Dog No. 2: This week I’m continuing to tie up all of the loose ends for my Spring 2010 production. Almost everything is on its way to my manufacturer in Vancouver if not there already, but there are always a few minor hiccups that seem to snowball into larger issues. This season I am using a variety of natural materials, including bamboo, silk and a cotton-linen blend. I like to give my clients options as far as price point and care, so some are lined and dry clean only while others can be thrown into the washing machine. Inevitably, there is always a textile that I’ve used for the sample set that isn’t available when it comes to production, and choosing an alternate is often daunting. A lot of the design and execution is hinged on a particular fabric so if it’s substituted at the last minute, then sometimes the patterns need to be adjusted as well. Another consideration is the eco component. Some of the stores that sell my line picked up particular pieces due to the environmentally friendly fibres. Having to switch to something that may not be organically certified can compromise what they are providing to their customers. One in particular this season was a really great white, bamboo twill suiting that had a nice crispness and sheen to it; the replacement one is quite similar in appearance, but is made from a  linen/rayon blend. While both are made from natural fibres, only the original was certified. I hold my breath every time I have to contact a retailer to confirm that the replacement will still meet their needs and expectations; so far so good.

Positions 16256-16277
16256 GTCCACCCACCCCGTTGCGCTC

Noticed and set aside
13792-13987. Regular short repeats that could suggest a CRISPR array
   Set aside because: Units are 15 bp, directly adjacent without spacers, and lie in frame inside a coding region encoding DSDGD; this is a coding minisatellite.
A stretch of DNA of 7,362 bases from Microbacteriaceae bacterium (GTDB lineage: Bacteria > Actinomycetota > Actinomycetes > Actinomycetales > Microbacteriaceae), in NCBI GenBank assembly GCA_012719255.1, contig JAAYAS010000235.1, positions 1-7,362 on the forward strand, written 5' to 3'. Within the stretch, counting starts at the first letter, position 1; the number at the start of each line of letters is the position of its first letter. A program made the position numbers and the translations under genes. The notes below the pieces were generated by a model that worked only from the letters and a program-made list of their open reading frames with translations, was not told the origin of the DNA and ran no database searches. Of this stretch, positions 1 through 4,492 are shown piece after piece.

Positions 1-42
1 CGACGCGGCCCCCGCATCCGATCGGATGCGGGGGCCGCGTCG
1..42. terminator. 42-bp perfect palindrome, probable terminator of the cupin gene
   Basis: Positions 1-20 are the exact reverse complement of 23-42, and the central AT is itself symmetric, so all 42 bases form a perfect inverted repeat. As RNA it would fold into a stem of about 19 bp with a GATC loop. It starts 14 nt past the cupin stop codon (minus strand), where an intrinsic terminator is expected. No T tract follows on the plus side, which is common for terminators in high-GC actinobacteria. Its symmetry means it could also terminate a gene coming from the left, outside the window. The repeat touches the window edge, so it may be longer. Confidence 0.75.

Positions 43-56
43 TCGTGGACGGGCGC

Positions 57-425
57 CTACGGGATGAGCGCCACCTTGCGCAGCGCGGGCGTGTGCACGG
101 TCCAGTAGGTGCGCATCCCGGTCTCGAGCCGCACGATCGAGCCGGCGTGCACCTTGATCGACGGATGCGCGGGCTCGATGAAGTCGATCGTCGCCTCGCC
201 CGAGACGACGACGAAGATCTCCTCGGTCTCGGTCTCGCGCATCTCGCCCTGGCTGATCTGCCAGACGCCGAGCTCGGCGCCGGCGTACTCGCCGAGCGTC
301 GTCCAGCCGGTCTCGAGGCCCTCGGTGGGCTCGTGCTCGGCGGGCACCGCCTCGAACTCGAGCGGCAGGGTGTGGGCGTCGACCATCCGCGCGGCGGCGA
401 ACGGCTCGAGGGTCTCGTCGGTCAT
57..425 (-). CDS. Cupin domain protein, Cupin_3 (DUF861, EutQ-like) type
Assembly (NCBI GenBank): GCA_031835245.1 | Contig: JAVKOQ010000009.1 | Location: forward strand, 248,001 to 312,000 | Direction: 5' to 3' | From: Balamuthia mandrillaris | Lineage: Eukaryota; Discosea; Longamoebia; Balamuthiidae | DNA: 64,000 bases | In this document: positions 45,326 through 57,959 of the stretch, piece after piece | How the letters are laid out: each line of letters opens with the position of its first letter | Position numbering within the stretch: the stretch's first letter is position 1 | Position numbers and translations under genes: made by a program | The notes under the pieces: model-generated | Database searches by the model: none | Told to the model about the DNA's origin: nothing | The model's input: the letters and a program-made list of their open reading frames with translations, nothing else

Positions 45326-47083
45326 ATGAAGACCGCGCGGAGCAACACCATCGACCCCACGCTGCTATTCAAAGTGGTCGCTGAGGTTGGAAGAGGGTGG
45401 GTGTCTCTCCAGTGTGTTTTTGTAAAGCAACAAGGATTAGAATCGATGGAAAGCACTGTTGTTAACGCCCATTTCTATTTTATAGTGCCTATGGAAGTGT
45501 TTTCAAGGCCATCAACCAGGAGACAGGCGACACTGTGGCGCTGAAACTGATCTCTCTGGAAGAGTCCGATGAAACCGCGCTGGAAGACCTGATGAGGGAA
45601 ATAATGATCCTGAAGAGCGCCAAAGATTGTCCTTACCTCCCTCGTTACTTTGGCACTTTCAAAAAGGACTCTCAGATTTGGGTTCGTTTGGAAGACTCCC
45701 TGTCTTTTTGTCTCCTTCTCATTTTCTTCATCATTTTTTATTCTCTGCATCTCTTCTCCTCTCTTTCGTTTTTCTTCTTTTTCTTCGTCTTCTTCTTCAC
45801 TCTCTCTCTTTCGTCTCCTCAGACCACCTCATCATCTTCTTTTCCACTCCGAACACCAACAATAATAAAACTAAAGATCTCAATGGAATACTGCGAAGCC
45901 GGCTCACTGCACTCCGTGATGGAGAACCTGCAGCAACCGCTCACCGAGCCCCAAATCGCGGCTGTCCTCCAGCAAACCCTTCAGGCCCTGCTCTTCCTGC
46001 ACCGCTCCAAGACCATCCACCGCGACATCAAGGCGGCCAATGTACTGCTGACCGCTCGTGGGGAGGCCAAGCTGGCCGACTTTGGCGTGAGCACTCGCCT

Dog No. 3: The Shoe Store is an additional architectural contract and fellow retailer in Fashion Central in downtown Calgary. This has been an ongoing little project for a couple of months now, but of course the go, go, go part if it has synchronized with the other “dogs” so I am racing to keep on top of it (sleep is so overrated!). I haven’t been involved much in the design process, but am acting as the local liaison for an overseas designer to get the space built for a March opening date. It’s been an interesting experience to see how many rules we have here for what’s acceptable to give a contractor vs. what’s acceptable there. I can appreciate all of the safety codes that need to be met, but it seems like they hand off the general design intent there instead of defining every single little screw like we do. The contractor typically builds things as he sees most appropriate anyway, so maybe there’s something to be learned from easing up on the formality of it all?

Off to Dog No. 4 of the day, the temporary, pop-up retail location to hopefully sell a few pieces, finalize details for Dog No. 5, a professional women’s event that I am participating in later this week, and hopefully tend to Dog No. 6 which is sourcing buttons for Fall 2010 samples.

Retail Therapy Guest Blogger: Architect turned fashion designer, Lara Presber

The National Post, Posted: January 19, 2010, 9:30 AM by Karen Hawthorne

Lara Presber, Calgary architect and fashion designer, begins a two-week guest spot, blogging about her “sustainable” approach to her women’s wear line: designing for a sustained period of use, not a throwaway one-season garment. Her collection is available in stores across Canada and next month at her Flagship Store and Studio space in downtown Calgary.

Lara Presber for National Post